We may not be faced with sharks attacking us, but it is clear that Louis was not going to be the object of the shark’s meal. He was intent on remaining the subject of his own life! This is a key point about our psychological Kokoro. We MUST remain the subject of whatever story we are in, and NEVER allow ourselves to become the object of someone (or something) else’s story. In an altercation this means that we capture and control the mind of our opponent through:

  • Unflappable confidence
  • Mental Control
  • Visualizing our moves before they happen (recall the movie Sherlock Holmes)
  • Mind games – sounds, feints, disguises, faked injury
  • Defending the area not attacked
  • Unbalancing his “circle” – stealing his center
  • Controlling his head
  • Using your Spirit eyes and Spirit breath (kiai)
  • Disappearing
  • Becoming bigger or smaller through manipulating your physical structure and energy projection

There are many lessons to be learned in this discussion that can be applied in a non-violent confrontation as well. Study them well!


Developing mastery and Kokoro has an uncanny way of cultivating greater presence along with our broader perspective. Eckhart Tolle speaks eloquently about presence in his book, The Power of Now. Maintaining our attention on the present moment, we are in touch with an infinite source of energy and intelligence, just waiting for us to reach out and refill our cup. Notice when your mind is in the future or past. This is draining energy, obsessing about things that have yet to happen or that are distant to the moment. Being in the moment does not mean we are comatose or personality-less zombies. Quite the opposite – it means that the fullest color of our unique personalities can show themselves in full bloom, unspoiled by the mirror of the mind.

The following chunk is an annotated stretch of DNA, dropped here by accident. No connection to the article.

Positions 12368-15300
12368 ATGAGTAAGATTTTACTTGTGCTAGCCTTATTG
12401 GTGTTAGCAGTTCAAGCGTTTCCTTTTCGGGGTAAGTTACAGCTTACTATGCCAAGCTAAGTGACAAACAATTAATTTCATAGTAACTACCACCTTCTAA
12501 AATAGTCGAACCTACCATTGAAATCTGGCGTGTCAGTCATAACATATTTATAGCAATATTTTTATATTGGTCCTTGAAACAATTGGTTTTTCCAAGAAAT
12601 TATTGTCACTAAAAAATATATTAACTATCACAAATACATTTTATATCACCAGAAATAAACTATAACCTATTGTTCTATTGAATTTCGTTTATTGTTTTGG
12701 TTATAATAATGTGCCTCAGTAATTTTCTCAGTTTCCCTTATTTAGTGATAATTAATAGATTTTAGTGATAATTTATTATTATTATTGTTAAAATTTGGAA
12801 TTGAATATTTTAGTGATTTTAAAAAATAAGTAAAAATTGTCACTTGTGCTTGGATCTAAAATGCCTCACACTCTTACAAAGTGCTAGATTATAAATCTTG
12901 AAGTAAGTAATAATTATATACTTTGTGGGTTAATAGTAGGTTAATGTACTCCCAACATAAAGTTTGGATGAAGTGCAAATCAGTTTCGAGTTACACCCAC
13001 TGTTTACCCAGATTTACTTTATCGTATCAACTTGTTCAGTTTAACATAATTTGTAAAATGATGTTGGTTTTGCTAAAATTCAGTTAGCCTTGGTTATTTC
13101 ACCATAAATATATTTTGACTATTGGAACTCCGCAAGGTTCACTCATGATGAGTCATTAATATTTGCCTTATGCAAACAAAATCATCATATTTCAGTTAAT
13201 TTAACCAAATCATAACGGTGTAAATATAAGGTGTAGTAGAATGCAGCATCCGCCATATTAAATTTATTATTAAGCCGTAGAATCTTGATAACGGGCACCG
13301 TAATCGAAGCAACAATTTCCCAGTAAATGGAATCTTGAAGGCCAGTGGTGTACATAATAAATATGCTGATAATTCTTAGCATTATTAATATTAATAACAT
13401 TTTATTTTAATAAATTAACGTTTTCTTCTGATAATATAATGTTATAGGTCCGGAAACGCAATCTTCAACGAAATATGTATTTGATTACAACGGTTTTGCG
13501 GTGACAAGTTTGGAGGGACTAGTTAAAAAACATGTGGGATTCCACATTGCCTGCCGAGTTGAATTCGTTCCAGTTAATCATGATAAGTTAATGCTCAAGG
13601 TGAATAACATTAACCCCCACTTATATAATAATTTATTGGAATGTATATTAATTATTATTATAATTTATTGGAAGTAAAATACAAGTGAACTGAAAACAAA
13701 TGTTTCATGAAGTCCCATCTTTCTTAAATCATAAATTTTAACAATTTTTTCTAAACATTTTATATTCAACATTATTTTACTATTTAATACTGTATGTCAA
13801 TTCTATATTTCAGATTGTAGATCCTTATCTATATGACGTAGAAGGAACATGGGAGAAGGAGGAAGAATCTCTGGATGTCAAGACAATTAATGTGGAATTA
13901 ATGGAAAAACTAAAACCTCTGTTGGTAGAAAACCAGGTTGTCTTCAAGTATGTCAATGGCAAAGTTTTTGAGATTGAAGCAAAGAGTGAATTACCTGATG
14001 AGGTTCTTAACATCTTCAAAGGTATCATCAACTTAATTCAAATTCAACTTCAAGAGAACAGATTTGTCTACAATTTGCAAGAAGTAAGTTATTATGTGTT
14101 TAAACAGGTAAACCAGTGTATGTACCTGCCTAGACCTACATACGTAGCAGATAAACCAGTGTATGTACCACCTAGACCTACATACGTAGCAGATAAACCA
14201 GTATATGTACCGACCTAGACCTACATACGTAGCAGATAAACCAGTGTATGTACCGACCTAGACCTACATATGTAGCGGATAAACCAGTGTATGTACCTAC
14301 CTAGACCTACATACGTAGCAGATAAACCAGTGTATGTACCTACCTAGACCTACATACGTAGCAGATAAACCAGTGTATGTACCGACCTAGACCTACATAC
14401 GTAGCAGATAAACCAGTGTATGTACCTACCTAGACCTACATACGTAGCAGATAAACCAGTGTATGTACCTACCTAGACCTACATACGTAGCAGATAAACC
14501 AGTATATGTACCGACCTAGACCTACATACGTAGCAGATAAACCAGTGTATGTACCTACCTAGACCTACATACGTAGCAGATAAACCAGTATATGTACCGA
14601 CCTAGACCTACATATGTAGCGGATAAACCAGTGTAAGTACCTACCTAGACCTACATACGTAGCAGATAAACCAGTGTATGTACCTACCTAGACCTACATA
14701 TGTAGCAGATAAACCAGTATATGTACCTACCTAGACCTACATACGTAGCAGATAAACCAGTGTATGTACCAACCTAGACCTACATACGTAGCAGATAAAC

10,000 cuts with a single technique will allow us to perform that cut with an unconscious competence, and effortless perfection. This is, of course, the same as “flowing” or being “in the zone” when we perform. The mind is completely present because it is separated from the action. It does not have to think about the action. Our training acts as a constant polishing the mirror of the mind – similar to the “wax on, wax off” concept that Sensei Myagi presented to the Karate Kid. 10,000 cuts is another way of saying “wax on, wax off.” The process cultivates presence just as surely as sitting in meditation for 10,000 hours.

When we perform an action for training, our “one cut,” we must not rush it. We perform it “slow is smooth, smooth is fast.” This term came from firearms training in the SEALs. We make the movements slow and deliberate until they are perfected. We visualize them this way, and actually move in a slow deliberate manner. If we try to move too fast before we have mastered a technique, we will fail. The irony is that when we train this way, the technique will look blindingly fast to a casual observer. Remember to move slow and smooth in everything we do in life, and seek effortless perfection, sacred silence, and the merging of our head and hearts in our actions.

Course Discussion